#MeToo: Jordanian women share their sexual harassment stories

World

Published: 2017-10-16 17:12

Last Updated: 2017-10-16 20:59


Editor: Dala Alhindi

Women across the world are subjected to sexual harassment on a daily basis. (Tumblr)
Women across the world are subjected to sexual harassment on a daily basis. (Tumblr)
Roya News Source

Women who have been sexually assaulted or harassed are tweeting "me too" to show how widespread the problem is.

"Suggested by a friend: If all the women who have been sexually harassed or assaulted wrote "Me too" as a status, we might give people a sense of the magnitude of the problem," the actress Alyssa Milano tweeted on Sunday. "If you've been sexually harassed or assaulted write 'me too' as a reply to this tweet," she added.

The “me too" hashtag has since gone viral, and has been used more than 200,000 times since Sunday night.

Women across the world are subjected to sexual harassment, and Jordan is no exception, with a high number of cases going unreported. A local study revealed that one in two female survivors of sexual assault in Jordan hesitate to file a complaint against their offenders out of fear of shame or scandal.

One woman spoke to Ro’ya about the first time she was sexually harassed when she was only 12, by a man in his late twenties. The man followed her and her sister, and when they sped up their pace, so did he. They stopped to let him pass, but he too stopped and grabbed her behind. She screamed and ran away.

“I can’t walk without looking over my shoulder and feeling extremely paranoid if a man walks past me, regardless of their age”, she said.

Unfortunately this incident is not unique. Another woman who offered to share her story, told Ro’ya: “I was walking in downtown in broad daylight, and a man stood in front of me, took off his pants and started touching himself while looking at me. I was shocked and ran away.”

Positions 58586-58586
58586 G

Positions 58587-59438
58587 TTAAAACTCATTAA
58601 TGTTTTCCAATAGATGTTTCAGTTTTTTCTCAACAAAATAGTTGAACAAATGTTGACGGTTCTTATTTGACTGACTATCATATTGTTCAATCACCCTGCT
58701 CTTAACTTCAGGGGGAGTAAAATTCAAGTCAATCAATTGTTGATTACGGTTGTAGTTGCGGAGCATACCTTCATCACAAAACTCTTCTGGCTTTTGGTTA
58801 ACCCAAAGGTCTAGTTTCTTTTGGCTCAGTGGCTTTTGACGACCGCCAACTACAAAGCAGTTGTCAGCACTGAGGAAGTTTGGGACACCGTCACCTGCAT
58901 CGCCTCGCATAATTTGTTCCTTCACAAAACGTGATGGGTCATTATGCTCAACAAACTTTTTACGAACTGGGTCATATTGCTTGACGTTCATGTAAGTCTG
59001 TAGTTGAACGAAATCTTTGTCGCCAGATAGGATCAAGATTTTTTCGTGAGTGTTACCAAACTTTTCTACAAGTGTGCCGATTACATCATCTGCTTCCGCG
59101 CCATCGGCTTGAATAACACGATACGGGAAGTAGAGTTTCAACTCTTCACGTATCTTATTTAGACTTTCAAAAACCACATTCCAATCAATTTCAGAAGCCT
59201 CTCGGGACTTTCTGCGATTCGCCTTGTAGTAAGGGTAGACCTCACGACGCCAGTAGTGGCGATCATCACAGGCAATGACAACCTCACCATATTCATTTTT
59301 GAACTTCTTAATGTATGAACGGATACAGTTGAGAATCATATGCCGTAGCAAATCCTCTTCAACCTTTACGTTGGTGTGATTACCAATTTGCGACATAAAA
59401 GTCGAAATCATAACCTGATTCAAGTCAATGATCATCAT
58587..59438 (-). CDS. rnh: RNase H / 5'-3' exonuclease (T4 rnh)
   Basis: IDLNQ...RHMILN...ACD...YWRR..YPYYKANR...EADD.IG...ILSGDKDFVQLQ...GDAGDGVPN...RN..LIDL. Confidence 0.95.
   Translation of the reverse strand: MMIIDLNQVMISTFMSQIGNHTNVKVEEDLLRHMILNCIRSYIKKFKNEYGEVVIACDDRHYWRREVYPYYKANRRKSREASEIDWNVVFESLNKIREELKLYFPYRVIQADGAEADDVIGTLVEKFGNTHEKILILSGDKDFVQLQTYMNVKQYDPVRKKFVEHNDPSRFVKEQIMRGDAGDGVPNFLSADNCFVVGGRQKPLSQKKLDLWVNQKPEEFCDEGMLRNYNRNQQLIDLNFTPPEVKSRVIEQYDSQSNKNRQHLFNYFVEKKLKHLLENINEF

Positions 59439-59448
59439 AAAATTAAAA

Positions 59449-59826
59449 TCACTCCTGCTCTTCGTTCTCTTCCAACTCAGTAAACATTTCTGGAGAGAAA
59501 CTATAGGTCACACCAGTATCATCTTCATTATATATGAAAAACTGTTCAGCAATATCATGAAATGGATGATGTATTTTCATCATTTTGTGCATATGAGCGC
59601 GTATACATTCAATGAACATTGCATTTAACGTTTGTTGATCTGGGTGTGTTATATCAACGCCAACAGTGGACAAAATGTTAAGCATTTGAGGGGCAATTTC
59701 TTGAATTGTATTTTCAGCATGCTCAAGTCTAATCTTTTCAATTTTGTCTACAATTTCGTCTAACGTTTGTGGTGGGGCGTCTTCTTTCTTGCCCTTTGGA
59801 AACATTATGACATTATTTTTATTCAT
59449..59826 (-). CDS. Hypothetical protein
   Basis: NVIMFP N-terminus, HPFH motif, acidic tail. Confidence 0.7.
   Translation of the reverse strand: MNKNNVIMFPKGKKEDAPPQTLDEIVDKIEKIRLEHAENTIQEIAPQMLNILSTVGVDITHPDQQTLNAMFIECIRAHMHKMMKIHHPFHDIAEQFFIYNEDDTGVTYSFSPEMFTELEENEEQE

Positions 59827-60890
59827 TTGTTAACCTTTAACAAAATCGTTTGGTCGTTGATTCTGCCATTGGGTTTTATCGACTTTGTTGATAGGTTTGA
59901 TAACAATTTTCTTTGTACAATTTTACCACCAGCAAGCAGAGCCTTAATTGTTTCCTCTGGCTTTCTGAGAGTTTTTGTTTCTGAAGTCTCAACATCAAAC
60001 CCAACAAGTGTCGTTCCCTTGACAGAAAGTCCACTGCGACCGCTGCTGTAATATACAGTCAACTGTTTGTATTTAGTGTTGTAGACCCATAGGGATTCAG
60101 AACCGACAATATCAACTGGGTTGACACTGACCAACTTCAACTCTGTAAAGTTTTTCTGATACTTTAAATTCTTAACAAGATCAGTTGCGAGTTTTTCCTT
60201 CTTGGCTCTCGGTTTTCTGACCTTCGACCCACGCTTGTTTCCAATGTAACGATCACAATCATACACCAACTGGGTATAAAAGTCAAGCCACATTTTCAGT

“One time I got my a** grabbed by what looked to be an 11-12 year old kid as he was walking by, and he turned back and made a disgusting kissy face,” yet another woman told Ro’ya. “The saddest thing was that the behavior was clearly learned, as he was too young to have done something like this without seeing it from older men,” she added.

Despite the prevalence of sexual harassment in the kingdom, access to official research and statistics on street harassment in Jordan is hard to come by, and the Jordanian Penal Code does little to help prevent the problem.

Article 306 is listed among issues to do with “seduction, obscenity, and violating the sanctity of women’s-only places,” but does not offer a specific definition for sexual harassment.

Instead, it stipulates that acts or speech violating “modesty” are punishable either by a fine or a prison term of up to six months, but leaves it as undefined, ambiguous term.

However, headway has been made in protecting women from sexual attacks. Earlier this year, the lower house of Jordan’s parliament voted this year to eliminate article 308, which allows rape charges to be dropped as long as the rapist marries their victim and stays married for at least five years.